Empty Arrays: surprising behaviour

Empty Arrays: surprising behaviour

You won't believe what happens when all the animals run away from the zoo.

You won't believe what happens when all the animals run away from the zoo.

Photo:"Caged Aslan" by tharendra is licensed under CC BY-ND 2.0

In Ruby, Arrays are ordered lists of objects. For example:

array_of_integers = [1, 2, 3]
array_of_strings = ["This", "That", "The Other"]
array_of_all_sorts = ["fish", :bicycle, 3.14, 17]
empty_array = []

There are a couple of array methods that are often useful, .any? and .all?. .any? will return true if the supplied block returns true for at least one item in the array. For example:

[1, 2, 3, 4].any? { |n| n.odd? }

will return true, while

[2, 4, 6, 8].any? { |n| n.odd? }

will return false.

Similarly, .all? will return true if the supplied block does not return false for any item in the array:

[1, 2, 3, 4].all? { |n| n < 10 }

will return true, while

[1, 2, 3, 4].all? { |n| n.even? }

will return false.

However, it may not be obvious (it wasn’t to me) what .any? and .all? return when called on an empty array.

[].any? { |n| n.even? }

will always return false, as it is not true that the supplied block returns true for at least one item in the array, because there are zero items in the array. Which brings us to the question of what is returned when we call .all? on an empty array.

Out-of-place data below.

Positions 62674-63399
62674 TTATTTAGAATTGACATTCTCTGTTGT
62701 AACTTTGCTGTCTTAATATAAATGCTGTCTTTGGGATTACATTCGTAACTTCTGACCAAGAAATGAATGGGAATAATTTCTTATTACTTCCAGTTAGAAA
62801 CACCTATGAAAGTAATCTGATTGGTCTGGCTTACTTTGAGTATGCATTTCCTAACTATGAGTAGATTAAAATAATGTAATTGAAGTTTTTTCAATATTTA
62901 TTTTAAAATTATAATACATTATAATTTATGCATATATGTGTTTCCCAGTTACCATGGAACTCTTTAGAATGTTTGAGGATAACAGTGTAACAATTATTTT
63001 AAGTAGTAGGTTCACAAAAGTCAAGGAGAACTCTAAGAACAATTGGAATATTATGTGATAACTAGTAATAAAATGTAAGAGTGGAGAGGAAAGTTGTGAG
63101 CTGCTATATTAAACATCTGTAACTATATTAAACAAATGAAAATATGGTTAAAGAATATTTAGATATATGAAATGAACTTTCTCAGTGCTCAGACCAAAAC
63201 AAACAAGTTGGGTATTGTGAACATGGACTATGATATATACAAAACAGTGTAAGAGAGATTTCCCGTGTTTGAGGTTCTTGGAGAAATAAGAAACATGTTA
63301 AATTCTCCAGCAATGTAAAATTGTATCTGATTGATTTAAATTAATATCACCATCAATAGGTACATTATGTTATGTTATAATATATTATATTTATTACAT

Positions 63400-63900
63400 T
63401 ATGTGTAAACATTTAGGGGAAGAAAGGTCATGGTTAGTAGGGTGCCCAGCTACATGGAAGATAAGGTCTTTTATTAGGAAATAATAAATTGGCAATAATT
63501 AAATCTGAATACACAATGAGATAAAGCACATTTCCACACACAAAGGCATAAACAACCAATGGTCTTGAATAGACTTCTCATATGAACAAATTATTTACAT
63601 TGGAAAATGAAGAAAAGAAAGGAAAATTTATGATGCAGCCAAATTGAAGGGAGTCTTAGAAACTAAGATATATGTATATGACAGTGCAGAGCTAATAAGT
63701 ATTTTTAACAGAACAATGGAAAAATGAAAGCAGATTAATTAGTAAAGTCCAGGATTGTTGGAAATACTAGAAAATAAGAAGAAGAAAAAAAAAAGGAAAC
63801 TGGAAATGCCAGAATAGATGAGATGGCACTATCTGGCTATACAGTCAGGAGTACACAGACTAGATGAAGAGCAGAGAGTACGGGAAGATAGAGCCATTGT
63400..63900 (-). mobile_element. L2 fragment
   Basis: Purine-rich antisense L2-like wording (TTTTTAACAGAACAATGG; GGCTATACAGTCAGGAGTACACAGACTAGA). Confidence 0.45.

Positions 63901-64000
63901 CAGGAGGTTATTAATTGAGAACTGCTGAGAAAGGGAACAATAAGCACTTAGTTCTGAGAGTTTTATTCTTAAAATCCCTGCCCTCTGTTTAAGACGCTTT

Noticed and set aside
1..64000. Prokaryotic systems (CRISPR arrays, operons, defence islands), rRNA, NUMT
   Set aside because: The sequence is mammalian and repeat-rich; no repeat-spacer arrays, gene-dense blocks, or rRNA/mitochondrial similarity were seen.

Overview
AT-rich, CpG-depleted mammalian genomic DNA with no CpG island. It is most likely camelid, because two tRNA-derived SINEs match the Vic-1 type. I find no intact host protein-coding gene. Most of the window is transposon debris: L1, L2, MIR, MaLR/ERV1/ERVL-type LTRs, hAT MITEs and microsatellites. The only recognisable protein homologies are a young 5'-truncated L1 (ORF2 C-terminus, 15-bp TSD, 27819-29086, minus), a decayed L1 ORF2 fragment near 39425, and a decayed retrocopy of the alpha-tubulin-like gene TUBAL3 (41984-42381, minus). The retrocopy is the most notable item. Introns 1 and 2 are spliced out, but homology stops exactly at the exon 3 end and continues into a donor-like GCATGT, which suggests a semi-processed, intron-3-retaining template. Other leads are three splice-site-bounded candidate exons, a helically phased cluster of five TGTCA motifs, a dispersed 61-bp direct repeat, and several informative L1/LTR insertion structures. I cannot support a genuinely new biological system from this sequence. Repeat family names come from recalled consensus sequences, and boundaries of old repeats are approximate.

[].all? { |n| n.even? }

will always return true, because the supplied block does not return false for any of the items in the array, as there are no items in an empty array. Which is logical, after a fashion, but can lead us to some odd places. Imagine we’ve got some code to keep track of the animals in a zoo - to keep things simple, let’s say these animals consist of one lion, and one zebra.

$ animals_in_the_zoo = [:lion, :zebra]
=> [:lion, zebra]

We’ve no unicorns in the zoo, so when we ask if all the animals are unicorns, .all? returns false:

$ animals_in_the_zoo.all? { |animal| animal == :unicorn }
=> false

Now let’s say the lion escapes:

$ animals_in_the_zoo.delete(:lion)   # the lion escapes!

We’re left with one zebra, and no unicorns, so .all? still returns false.

$ animals_in_the_zoo.all? { |animal| animal == :unicorn }  # returns false
=> false

Now the zebra escapes:

$ animals_in_the_zoo.delete(:zebra)   # the zebra escapes, too!

But now .all? behaves in what might appear to be an unexpected way:

$ animals_in_the_zoo.all? { |animal| animal == :unicorn }
=> true

Now that all the animals in the zoo have escaped, all you have left are unicorns! As we saw above, this is because the supplied block does not return false for any of the items in the array (animals in the zoo), as there are no items in an empty array.

I’d love to hear your thoughts on Ruby arrays, and indeed, unicorns. Why not leave a comment below?

PS: A Book Recommendation

I’ve been asked more than once about which Ruby books I would recommend. Ruby coders of all levels will get a lot out of David Black’s The Well-Grounded Rubyist. It’s one Ruby book I keep coming back to.


LET’S WORK TOGETHER

We would love to hear from you so let's get in touch!

CONTACT US TODAY!